Imagine the scene: You walk into your local place of worship – church, synagogue, mosque, meditation center or whatever. The pastor or rabbi has apparently decided to redecorate while you were away on vacation. You find that he has installed atop the ark or altar a statue of sexually intertwined golden figures. In addition he positions another free standing set of sexually embraced figures among the pews. And just in case you missed the point, vivid pictures of these effigies adorn most of the sanctuary walls.
I daresay that sexually open as we are, much as we affirm sexuality as a wonder and central good in our lives, the pastor’s contract would not be renewed.
However, in the pastor’s defense, let me share with you a secret. These precise images were the central display in the archetype of all holy places – the ancient Temple of Jerusalem. The figures were called cherubs. The primary set was positioned in the center of the Temple, atop the Ark of the Covenant.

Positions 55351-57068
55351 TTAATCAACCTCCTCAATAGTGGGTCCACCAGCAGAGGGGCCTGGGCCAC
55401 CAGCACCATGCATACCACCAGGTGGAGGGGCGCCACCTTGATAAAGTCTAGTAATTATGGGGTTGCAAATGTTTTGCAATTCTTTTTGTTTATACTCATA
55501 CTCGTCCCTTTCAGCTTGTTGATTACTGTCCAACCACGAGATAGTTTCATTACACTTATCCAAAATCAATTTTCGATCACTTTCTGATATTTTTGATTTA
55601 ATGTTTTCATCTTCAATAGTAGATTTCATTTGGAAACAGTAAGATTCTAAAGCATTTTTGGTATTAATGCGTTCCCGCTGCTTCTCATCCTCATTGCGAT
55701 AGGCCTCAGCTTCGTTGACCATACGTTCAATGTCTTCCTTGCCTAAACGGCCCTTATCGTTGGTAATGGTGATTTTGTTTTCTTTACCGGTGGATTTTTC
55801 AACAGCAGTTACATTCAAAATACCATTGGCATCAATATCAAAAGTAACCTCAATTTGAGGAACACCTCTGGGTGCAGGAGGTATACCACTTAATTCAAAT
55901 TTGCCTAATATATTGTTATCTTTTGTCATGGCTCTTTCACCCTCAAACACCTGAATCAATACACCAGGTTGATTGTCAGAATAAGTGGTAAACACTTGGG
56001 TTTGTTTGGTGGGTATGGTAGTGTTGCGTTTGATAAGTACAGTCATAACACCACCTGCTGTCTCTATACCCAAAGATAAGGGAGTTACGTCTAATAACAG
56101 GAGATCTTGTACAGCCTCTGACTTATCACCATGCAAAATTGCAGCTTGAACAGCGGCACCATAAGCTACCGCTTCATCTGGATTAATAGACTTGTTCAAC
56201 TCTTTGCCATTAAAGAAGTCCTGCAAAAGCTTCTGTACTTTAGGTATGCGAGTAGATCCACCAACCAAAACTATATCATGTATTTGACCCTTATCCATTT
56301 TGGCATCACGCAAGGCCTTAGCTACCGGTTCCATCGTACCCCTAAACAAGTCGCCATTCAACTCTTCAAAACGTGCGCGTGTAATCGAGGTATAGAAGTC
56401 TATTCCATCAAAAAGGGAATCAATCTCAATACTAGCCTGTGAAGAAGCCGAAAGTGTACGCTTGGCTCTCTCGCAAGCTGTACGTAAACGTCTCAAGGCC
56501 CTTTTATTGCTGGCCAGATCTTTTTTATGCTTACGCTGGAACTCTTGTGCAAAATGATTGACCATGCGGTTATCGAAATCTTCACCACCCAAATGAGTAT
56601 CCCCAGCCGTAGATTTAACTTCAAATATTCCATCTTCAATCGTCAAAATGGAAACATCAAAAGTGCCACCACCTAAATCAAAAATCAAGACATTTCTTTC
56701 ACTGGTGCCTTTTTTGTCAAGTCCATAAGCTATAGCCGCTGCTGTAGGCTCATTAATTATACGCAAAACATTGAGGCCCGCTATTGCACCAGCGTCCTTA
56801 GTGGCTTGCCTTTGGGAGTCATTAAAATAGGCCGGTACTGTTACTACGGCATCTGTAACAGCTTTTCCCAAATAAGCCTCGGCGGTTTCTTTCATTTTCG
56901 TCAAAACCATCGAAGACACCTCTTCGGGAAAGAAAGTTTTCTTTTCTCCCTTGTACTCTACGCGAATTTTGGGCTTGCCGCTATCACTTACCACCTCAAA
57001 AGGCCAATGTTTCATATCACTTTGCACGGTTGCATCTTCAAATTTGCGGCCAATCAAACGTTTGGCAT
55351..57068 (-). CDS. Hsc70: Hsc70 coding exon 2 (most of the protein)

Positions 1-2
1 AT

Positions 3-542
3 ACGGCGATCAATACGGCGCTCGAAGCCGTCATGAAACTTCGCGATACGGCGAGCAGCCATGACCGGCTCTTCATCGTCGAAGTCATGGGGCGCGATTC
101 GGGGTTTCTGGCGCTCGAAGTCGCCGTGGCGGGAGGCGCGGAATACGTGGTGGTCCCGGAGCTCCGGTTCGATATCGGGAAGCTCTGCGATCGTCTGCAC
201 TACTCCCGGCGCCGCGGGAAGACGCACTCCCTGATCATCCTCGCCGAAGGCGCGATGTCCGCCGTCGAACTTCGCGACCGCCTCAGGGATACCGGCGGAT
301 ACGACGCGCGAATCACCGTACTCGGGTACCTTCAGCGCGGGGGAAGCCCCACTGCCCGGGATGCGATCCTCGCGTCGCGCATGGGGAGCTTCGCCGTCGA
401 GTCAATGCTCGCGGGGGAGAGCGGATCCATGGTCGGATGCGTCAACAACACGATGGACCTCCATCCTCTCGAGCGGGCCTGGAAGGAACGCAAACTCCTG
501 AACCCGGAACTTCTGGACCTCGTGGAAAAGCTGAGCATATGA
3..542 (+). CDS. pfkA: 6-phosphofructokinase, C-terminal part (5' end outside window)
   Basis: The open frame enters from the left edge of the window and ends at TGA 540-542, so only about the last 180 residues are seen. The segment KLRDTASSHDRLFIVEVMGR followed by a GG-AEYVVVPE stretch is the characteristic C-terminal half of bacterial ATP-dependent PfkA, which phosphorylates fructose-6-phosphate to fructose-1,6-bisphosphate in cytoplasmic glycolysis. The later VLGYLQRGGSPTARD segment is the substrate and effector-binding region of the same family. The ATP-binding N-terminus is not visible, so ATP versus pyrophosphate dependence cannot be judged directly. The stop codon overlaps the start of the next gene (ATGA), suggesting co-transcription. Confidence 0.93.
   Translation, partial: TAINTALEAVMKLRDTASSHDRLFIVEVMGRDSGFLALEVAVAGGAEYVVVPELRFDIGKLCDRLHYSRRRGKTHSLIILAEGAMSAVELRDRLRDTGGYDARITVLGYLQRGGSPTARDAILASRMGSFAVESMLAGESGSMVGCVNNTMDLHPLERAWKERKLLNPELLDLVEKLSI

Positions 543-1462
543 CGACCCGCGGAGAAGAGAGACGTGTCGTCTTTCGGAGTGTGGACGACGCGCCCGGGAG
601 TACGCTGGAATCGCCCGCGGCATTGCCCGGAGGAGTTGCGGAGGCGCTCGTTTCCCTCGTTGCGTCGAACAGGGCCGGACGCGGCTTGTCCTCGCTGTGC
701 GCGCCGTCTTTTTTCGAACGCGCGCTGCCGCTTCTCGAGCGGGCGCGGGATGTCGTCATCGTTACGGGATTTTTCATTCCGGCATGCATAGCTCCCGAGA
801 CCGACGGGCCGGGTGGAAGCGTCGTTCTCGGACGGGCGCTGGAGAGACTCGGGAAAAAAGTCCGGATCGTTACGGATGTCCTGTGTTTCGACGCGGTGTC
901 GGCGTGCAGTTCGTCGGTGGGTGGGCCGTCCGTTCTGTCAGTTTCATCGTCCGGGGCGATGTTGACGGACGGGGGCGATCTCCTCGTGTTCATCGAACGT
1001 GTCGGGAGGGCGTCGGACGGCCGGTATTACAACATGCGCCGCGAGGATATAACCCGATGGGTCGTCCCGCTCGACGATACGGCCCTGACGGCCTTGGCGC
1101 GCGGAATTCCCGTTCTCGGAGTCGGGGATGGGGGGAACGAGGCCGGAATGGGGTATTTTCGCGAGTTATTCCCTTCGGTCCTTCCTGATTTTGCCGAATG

According to Hebrew myth this spot is the earth’s epicenter, the axis mundi, the place where heaven and earth kiss.
A second set of golden cherubs was freestanding and the rest were in pictographic form on the walls and even on some of the Temple vessels.
These provocatively entwined cherubs were for the mystics the very key to the mystery of love, a mystery that lay at the heart of the Jerusalem Temple, a mystery that lays at the heart of all of our lives.